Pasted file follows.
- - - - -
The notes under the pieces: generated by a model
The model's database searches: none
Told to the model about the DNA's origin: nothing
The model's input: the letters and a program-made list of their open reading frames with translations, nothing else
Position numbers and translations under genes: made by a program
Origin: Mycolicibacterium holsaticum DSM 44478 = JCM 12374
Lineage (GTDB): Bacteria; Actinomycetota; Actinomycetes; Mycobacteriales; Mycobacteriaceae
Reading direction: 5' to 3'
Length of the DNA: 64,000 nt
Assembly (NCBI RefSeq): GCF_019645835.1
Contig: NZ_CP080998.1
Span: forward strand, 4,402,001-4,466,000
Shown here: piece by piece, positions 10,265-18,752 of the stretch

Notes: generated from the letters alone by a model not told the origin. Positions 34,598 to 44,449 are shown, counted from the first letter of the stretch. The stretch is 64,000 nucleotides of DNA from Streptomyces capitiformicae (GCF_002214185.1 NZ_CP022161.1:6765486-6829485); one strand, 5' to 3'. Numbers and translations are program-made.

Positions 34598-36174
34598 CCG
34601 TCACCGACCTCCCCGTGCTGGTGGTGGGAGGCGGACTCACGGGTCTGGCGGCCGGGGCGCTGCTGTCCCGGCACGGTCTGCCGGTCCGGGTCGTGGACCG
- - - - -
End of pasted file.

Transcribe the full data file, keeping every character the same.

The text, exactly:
The notes under the pieces: generated by a model
The model's database searches: none
Told to the model about the DNA's origin: nothing
The model's input: the letters and a program-made list of their open reading frames with translations, nothing else
Position numbers and translations under genes: made by a program
Origin: Mycolicibacterium holsaticum DSM 44478 = JCM 12374
Lineage (GTDB): Bacteria; Actinomycetota; Actinomycetes; Mycobacteriales; Mycobacteriaceae
Reading direction: 5' to 3'
Length of the DNA: 64,000 nt
Assembly (NCBI RefSeq): GCF_019645835.1
Contig: NZ_CP080998.1
Span: forward strand, 4,402,001-4,466,000
Shown here: piece by piece, positions 10,265-18,752 of the stretch

Notes: generated from the letters alone by a model not told the origin. Positions 34,598 to 44,449 are shown, counted from the first letter of the stretch. The stretch is 64,000 nucleotides of DNA from Streptomyces capitiformicae (GCF_002214185.1 NZ_CP022161.1:6765486-6829485); one strand, 5' to 3'. Numbers and translations are program-made.

Positions 34598-36174
34598 CCG
34601 TCACCGACCTCCCCGTGCTGGTGGTGGGAGGCGGACTCACGGGTCTGGCGGCCGGGGCGCTGCTGTCCCGGCACGGTCTGCCGGTCCGGGTCGTGGACCG